On October 26, 1971, Jim Martin of NASA’s Langley Research Center added a new entry to his “Top Ten Problems” list for the Viking project, the first mission ever to attempt a soft landing on the surface of Mars. Viking had been in development formally for nearly three years when Martin, the project manager, determined that the configuration and schedule of the gas chromatograph-mass spectrometer (GCMS), one of the spacecraft’s key scientific instruments, belonged on the project’s short list of critical problems.
The GCMS was actually two instrumentsa gas chromatograph and a mass spectrometerin one. Conducting gas chromatography and mass spectrometry in the laboratory was hard enough. In the early 1970s, building such an instrument as even a lab model required experts who could keep up with the latest developments in the field, since the science was changing on an almost-daily basis. The GCMS that Dr. Klaus Biemann, the leader of the molecular organic analysis team, had at MIT was the size of a room; its human operator could literally walk through it.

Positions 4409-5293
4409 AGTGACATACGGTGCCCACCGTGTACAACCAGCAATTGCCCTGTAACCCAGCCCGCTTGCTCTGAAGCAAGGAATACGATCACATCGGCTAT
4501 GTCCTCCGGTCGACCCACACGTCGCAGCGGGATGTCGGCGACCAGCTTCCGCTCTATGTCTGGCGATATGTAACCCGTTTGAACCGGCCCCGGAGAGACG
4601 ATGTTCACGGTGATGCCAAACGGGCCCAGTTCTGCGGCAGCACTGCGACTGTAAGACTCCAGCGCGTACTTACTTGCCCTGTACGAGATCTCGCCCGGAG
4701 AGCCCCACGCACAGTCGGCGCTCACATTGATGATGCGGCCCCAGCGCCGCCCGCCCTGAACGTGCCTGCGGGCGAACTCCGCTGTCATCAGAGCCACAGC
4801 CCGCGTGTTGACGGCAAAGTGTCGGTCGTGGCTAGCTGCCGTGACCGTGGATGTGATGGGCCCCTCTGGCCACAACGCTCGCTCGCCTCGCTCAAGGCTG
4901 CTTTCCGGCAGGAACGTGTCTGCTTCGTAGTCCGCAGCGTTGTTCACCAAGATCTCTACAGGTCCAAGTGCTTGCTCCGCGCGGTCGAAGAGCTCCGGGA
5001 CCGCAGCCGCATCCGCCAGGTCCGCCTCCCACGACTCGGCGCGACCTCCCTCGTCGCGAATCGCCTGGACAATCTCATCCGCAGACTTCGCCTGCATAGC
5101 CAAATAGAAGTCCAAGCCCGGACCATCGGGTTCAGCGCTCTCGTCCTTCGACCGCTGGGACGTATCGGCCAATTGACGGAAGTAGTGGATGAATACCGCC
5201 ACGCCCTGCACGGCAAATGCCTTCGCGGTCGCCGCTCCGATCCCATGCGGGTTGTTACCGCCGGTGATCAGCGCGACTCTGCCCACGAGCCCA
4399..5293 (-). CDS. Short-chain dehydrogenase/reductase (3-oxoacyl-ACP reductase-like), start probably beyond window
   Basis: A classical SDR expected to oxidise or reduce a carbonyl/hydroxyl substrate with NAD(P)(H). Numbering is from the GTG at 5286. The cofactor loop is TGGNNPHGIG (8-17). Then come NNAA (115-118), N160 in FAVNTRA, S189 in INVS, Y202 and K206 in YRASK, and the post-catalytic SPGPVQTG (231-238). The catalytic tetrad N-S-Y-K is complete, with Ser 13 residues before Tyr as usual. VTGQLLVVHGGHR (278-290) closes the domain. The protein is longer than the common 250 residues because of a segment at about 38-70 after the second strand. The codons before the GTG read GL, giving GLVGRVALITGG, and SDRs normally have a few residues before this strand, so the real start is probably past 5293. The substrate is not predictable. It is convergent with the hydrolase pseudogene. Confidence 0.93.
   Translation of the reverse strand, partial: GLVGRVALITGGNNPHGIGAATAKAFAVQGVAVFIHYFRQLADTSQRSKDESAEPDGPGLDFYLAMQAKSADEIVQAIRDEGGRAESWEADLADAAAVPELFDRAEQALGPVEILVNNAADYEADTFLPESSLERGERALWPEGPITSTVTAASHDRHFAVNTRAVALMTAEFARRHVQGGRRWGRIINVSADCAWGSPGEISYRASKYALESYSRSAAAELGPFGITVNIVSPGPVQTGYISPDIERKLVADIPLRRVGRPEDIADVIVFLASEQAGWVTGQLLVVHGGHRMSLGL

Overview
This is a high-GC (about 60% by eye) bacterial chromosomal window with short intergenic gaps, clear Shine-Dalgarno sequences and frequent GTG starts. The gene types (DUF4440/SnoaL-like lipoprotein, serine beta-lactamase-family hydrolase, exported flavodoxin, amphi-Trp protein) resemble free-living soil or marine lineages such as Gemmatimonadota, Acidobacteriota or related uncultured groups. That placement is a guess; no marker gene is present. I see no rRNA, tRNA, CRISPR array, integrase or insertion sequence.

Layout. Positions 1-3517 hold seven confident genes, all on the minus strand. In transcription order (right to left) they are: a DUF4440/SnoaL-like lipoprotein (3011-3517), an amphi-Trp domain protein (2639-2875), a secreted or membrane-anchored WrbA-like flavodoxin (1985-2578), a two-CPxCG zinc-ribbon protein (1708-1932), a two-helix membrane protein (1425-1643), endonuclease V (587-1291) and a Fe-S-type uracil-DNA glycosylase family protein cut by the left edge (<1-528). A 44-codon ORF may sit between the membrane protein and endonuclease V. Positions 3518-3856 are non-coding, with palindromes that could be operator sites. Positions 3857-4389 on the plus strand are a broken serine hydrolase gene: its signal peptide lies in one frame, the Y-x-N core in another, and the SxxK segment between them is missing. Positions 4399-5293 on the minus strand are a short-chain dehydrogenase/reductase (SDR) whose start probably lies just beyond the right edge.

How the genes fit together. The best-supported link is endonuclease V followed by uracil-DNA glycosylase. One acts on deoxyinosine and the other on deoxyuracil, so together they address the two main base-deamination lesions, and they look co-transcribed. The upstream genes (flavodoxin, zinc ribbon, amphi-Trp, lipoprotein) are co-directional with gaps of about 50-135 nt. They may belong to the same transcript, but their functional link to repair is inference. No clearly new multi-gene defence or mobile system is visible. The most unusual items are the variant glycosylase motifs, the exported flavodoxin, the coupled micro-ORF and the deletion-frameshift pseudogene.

At the time, the GCMS and the other Viking science experiments represented the most technically difficult ones ever attempted by NASA. Shrinking the instrument to a mass of less than 15 kg and a size roughly the equivalent of a hatbox and ensuring that it could operate robotically and survive the rigors of both the journey and the Martian atmosphere presented myriad challenges.